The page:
Travel: Something To Declare

NEWS FROM THE TRAVEL WORLD
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Bargain of the week: First class to Paris

The price of first-class travel between London and Paris has just fallen to a ridiculous level: a mere pounds 28 more than the cost of the cheapest second- class ticket - and with a night in a hotel in the French capital thrown in.

Eurostar, the company which operates trains from London and Ashford through the Channel Tunnel to Paris, is offering automatic upgrades to first-class. The idea is to mark the launch of its subsidiary Eurostar Holidays Direct. First-class travel entitles you to a roomier seat, plus free food and drink.

To qualify, two people must travel together; one leg of the journey must be made on a Friday, Saturday or Sunday; a package comprising a return ticket and one or more nights in a hotel must be booked before 14 November; and outward travel must begin before the end of January next year.

If you meet these conditions, you get a free upgrade. The cheapest package for which these conditions apply is a night at the one-star Hotel de Bordeaux, close to the Gare du Nord. Before the end of October, this costs pounds 127 per person. From 1 November, the price falls to pounds 117. Eurostar's cheapest second-class fare, without a hotel, is pounds 89. The lowest first-class ticket is pounds 159. So your saving is pounds 42.

You can book only by telephone to Eurostar Holidays Direct (0870 167 67 67), 9am-6pm from Monday to Friday, 9am-5.30pm on Saturdays. If you call Eurostar's main reservation number, 0345 808080, or ask at a travel agent, you will not be told about the deal.

A likely story

"Jasmin invariably uses scheduled flights of British Airways and the national airlines of the countries we visit" - this from the company's new brochure of escorted journeys, 1999.

Travellers can be reassured with this assertion, printed in bold type, that they are likely to enjoy direct flights, without the need to change planes.

This, however, is not the case if you travel with Jasmin (0181-675 8886) to Nepal or Yemen. Flights to Kathmandu are on Qatar Airways, and require a change of plane in Doha; to the Yemeni capital, Sana'a, travellers use KLM via Amsterdam.

The company says this is a mistake: the airlines used for those destinations were changed at the last minute, but it failed to alter the statement about flights.

Is this a good idea?

Foreign Office travel advice on Serbia: "In view of the increasingly volatile situation in the Federal Republic of Yugoslavia (Serbia and Montenegro), we advise against all travel to the FRY. We also advise British nationals in the FRY to leave immediately."

The Travel Advice Unit also advises against all travel to: Afghanistan, Albania, Algeria, Burundi, Democratic Republic of the Congo, Chechnya, Guinea Bissau, Iraq, Jammu and Kashmir (India), Lesotho, Liberia, Somalia, southern Sudan, north and west Sri Lanka, Sudan, Tajikistan and Western Sahara.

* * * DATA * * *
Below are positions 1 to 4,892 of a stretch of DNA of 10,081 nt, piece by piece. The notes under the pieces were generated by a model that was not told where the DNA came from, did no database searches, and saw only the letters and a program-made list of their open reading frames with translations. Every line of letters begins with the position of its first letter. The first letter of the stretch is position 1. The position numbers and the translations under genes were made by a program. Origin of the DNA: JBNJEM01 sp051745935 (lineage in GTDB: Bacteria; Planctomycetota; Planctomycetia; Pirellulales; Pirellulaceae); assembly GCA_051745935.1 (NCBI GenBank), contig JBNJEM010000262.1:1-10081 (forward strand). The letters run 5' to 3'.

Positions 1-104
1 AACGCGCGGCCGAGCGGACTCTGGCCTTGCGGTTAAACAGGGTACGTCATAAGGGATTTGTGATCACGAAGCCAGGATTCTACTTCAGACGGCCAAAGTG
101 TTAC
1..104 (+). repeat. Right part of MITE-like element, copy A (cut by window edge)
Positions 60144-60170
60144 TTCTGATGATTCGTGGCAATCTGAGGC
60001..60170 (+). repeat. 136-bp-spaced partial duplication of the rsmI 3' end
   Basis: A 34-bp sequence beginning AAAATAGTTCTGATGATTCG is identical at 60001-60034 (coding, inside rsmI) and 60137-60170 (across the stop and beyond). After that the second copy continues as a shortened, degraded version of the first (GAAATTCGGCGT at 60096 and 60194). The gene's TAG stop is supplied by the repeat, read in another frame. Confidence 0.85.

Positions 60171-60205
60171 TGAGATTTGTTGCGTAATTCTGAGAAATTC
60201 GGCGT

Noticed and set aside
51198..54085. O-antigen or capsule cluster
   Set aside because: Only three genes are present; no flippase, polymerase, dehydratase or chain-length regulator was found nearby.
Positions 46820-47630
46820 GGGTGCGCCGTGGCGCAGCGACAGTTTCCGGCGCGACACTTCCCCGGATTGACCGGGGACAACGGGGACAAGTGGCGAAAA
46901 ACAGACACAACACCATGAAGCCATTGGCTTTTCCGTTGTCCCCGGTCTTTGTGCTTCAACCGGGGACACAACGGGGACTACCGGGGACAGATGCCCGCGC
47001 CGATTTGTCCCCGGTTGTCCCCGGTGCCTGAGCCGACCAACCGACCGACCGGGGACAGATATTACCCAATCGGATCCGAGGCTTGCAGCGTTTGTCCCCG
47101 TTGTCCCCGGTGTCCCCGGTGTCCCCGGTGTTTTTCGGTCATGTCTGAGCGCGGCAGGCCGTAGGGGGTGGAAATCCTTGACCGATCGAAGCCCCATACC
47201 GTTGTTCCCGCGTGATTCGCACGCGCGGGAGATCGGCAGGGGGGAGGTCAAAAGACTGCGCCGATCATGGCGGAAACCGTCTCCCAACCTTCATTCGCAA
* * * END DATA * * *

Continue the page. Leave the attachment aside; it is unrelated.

Contact the Travel Advice Unit on 0171-238 4503 or 4504, or fax 0171- 238 4545; on the Internet, at www.fco.gov.uk or on BBC2 Ceefax from page 470 onwards.

A good idea

Unlike most US low-fare airlines, Reno Air has a first-class cabin. And you can upgrade to it for just $25 or $50 ( pounds 15 or pounds 30), depending on the length of the flight. Full-fare ticket holders can book this privilege in advance; discount passengers can standby at the airport for an upgrade.

Reno Air operates from Chicago and Detroit via its Nevada hub to the Pacific Coast and Alaska. Call 001 800 736 6247 from the UK, or 1 800 RENO AIR within the US.

True or false?

Scandinavian airports can be music to your ears

True. The Danes and Norwegians have found novel alternatives to the schmaltzy piped music that plagues passengers from Aberdeen to Zagreb. "Airports are boring" is the cheerful admission by Elisabeth Frederiksen of Copenhagen airport. "Which is why we hired the singing cleaners."

The tidy tenors and sanitary sopranos were recruited from among music students in the Danish capital. "They used to be dressed as cleaners, work quietly somewhere in the terminal and then suddenly start to sing barbershop-like", says Ms Frederiksen.

Sadly, the operatic operatives had to return to college, which was something of a relief for the regular cleaning staff: "When our crooning cleaners were off duty, our regular cleaning personnel would have impatient passengers demanding that they start singing".

Few travellers were singing with joy when the old airport at the Norwegian capital, Oslo, closed down on Thursday this week.

Instead of the short hop to Fornebu, just six miles from the city, travellers are having to find their way to a site four times further away. But if the journey winds them up like the subject of Munch's The Scream, when the anxious passengers finally reach the airport they will be able to take advantage of what are called "sound showers" while waiting for their flights.

Apparently, the idea is that you stand under something resembling a shower head, and listen to the sound of the wind, a man laughing or a baby crying.

The national musical hero, Grieg, does not yet get a look in - a shame, because the main terminal at the new airport could have been named "The Hall of the Mountain King", and instead of calling the route to the departure gates "Pier One", the authorities could have used Peer Gynt.

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